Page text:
Wildcat scattering is the practice of scattering a loved one’s ashes widely, in different locations, and at different times. The scattering locations are planned in a purposeful manner, and scattering is often done without permission. Other people besides the next of kin sometimes become involved in helping with scattering portions of the ashes at faraway locations.
The scattering locations are often chosen for their significance to the deceased and/or to the surviving relative. For example, a husband might want to honor his wife’s love for travel by scattering a small bit of her ashes at her favorite vacation places. Wildcat scattering is growing in popularity because of the increase in the overall cremation rate, and also is an indicator of Americans’ growing desire to personalize their grief and memorialization rituals.
Creative scattering options include aerial scattering, scattering at sea, sending up ashes via hot air
balloon, and incorporating ashes into fireworks displays. “Wildcat scattering,” or the practice of scattering cremated remains widely, is also growing in popularity.
The Environmental Protection Agency (EPA) does not permit the scattering of ashes on public beaches or in tidal pools.
If you want to scatter the ashes in a park, you will need to contact the municipality and find out if they require a permit.
Are there any benefits in paying for a scattering service to disperse my loved one’s ashes, instead of doing the scattering myself?
If you contract with a scattering service, you may have greater flexibility in choosing the time, location, and method of scattering. For example, you may choose to have the ashes scattered by air in a beautiful, yet remote location that would not be otherwise accessible. The scattering service also has control over scheduling, and can keep the ashes stored securely until the optimal time for scattering.
A scattering garden is a plot of land set aside for scattering the cremated remains of humans or pets. The scattering garden is usually owned by a cemetery or crematory. Along with the scattering garden, the facility may offer memorial options, for example, a memorial plaque, wall, or piece of art on which the names are inscribed, or a living memorial such as a tree with a plaque. Some scattering gardens maintain a “Book of Remembrance,” for their patrons. The Book of Remembrance is a type of elaborately decorated register containing the names of the people whose ashes have been scattered in the garden.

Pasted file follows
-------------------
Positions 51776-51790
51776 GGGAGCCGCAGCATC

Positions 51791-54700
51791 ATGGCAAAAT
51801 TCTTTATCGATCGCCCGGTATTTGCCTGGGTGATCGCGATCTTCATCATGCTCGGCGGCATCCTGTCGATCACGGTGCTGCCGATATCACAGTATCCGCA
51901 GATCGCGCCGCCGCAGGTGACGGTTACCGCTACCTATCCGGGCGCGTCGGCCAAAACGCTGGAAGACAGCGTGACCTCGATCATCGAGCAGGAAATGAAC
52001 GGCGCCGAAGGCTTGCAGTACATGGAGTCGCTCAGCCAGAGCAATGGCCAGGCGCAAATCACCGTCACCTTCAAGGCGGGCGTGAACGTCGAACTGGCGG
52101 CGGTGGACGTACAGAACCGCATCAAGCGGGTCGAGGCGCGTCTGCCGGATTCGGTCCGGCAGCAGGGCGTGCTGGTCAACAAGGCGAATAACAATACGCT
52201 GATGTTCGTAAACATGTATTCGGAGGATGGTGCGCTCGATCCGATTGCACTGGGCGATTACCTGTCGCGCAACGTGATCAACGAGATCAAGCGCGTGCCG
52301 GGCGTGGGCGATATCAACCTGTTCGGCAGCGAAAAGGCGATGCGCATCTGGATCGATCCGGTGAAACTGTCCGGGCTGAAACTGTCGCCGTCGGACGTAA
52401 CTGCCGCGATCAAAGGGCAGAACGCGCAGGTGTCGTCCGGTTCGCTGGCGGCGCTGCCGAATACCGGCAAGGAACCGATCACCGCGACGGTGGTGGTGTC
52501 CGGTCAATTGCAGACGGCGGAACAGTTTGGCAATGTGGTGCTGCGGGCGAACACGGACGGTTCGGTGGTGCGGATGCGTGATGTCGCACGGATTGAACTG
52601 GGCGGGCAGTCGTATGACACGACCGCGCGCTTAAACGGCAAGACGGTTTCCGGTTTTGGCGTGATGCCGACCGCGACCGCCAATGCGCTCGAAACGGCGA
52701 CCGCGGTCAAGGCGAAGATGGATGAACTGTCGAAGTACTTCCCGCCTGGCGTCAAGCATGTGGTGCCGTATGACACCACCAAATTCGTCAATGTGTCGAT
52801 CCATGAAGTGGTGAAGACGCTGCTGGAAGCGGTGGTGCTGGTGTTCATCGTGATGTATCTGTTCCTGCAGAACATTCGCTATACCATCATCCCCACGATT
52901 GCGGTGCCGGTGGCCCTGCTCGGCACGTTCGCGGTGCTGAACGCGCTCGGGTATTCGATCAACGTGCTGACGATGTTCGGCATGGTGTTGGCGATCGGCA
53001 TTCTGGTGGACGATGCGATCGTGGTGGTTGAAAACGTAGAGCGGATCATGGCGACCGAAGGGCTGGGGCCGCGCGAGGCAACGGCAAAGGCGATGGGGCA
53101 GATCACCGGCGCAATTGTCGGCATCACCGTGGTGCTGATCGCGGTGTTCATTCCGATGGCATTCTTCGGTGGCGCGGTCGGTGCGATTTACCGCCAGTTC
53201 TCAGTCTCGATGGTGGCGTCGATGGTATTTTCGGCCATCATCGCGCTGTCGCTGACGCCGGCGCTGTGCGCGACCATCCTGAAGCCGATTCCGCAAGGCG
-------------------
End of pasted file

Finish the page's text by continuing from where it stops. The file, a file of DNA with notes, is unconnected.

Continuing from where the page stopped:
What kind of container will the funeral home provide if you tell them you intend to scatter the ashes?
The funeral home will return the ashes to you in some type of temporary container, or temporary cremation urn. This type of container is designed to hold the ashes securely but is not necessarily intended for permanent storage of the ashes. It is most commonly made of plastic, rectangular in shape, and has a hinged lid that can be opened to access the ashes. The ashes may be stored inside a closed plastic bag inside the temporary cremation urn.
It is generally permitted to scatter ashes in national parks within the United States, provided it is done according to park guidelines and regulations, which may vary from one park to another. If you are interested in scattering ashes in a particular park, contact the park superintendent’s office or visit the park website for more information.
This ceremony is provided by the US Navy for a deceased veteran from any branch of the armed forces. The scattering ceremony itself is provided by the US Navy at no cost to the family. The Person Authorized to Direct Disposition (usually a family member) will be responsible for expenses associated with cremating the deceased and shipping the remains to the desired point of embarkation. Additional information is available at http://www.public.navy.mil/bupers-npc/support/casualty/mortuary/pages/burialatsea.aspx.
If you hire the services of a charter boat or a flying service to help facilitate scattering of the ashes, the company will charge you a fee for their services. The cost may vary from one provider to another, so you may want to check with several companies to compare prices.
On the other hand, if you are fortunate enough to know someone who has a private boat or airplane, you can take the boat or plane and scatter the ashes yourself.
The EPA (Environmental Protection Agency) requires that any scattering be done at least 3 nautical miles out from shore. They also require that you submit a report of any at-sea burials within 30 days of the event taking place.
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